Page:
Gmail's 'peek' mode is good for Netbook screens

A new message preview feature in Gmail's labs ends up being a handy productivity tool for Netbook users.

Early adopters of Netbooks have a nice new option in Gmail, courtesy of a labs update that went out Thursday. The feature, called "message sneak peek" is a simple pop-up preview of the message. It's not a full version of the message, but in most cases it's enough to read the entire thing without having to leave your in-box.

The peek feature must first be turned on in labs. It can then can be summoned by hitting the "H" key on your keyboard (if you have a message selected), or by right-clicking on a message.

Message peek lets you read most of an e-mail message without actually having to open it in Gmail. Screenshot by Josh Lowensohn / CNET

What does this have to do with Netbooks you ask? Well, if you're one of those users who bought a model with a small screen resolution, you're probably spending more time reading messages individually than leaving your in-box open, since you can only see so much text in the in-box message preview.

With peek enabled, you can just cruise through your e-mail (even with the normal "J" and "K" keyboard shortcuts) and never have to open up individual messages--that is, unless they extend outside of the sneak peek area. This gives you a better idea of when the message was sent, and its relation to other messages in your in-box. This change also brings use one step closer to having a real two-pane view, as iPad owners can now enjoy .

The one slight drawback with this system, is that message peeks are not counted as a read, so you'll have to go back and check off each message as read in order to drop your in-box counter closer to zero. There is however, a "mark as read" button within each peek, which can be clicked without having to open up the full message.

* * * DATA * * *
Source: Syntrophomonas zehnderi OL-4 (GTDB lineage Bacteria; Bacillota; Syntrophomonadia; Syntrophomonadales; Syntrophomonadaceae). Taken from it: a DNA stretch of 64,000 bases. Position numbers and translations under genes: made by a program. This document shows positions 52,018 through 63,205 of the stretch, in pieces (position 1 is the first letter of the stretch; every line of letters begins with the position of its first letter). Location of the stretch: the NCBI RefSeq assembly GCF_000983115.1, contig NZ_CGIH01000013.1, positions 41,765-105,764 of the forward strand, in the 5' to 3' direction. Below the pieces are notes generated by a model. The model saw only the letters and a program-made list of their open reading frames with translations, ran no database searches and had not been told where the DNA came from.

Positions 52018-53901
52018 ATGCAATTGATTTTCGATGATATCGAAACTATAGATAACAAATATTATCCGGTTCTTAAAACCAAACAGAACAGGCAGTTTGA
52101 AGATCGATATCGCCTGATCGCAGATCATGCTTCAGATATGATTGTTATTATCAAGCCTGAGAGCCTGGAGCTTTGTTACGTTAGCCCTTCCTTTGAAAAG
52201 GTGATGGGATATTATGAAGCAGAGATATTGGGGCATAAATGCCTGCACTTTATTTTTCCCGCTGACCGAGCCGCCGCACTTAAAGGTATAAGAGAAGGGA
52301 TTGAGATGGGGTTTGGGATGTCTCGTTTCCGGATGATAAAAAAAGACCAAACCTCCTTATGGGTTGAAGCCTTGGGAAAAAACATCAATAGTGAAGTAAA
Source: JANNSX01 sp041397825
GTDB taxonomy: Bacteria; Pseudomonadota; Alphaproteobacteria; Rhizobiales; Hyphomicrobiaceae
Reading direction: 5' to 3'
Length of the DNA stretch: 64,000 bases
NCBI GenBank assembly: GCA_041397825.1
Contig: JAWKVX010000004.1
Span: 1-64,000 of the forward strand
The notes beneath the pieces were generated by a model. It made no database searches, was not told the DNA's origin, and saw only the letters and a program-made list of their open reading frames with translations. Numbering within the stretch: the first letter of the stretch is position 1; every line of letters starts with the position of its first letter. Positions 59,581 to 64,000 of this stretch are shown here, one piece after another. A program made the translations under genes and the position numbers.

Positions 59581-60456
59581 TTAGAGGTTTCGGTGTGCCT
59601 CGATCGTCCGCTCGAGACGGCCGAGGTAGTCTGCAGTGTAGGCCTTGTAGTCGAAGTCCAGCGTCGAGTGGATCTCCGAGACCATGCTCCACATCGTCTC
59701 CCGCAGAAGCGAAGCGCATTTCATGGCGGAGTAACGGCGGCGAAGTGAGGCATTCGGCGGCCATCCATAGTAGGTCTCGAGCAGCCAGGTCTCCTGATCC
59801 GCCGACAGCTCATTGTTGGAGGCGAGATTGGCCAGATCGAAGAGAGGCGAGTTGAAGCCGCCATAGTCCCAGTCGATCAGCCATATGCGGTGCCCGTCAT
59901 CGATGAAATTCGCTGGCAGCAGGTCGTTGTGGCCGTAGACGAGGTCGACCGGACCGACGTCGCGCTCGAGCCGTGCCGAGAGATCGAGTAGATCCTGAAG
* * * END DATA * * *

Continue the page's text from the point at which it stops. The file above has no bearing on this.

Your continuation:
Along with the message peek, Gmail also introduced a nested labels option to labs, which gives users a way to add hierarchical order to their labels. This actually gives labels a folder-like feel, while remaining within the confines of Gmail's labeling system. You can see an example of it over on the Gmail blog.

About the author

Josh Lowensohn joined CNET in 2006 and now covers Apple. Before that, Josh wrote about everything from new Web start-ups, to remote-controlled robots that watch your house. Prior to joining CNET, Josh covered breaking video game news, as well as reviewing game software. His current console favorite is the Xbox 360.

 

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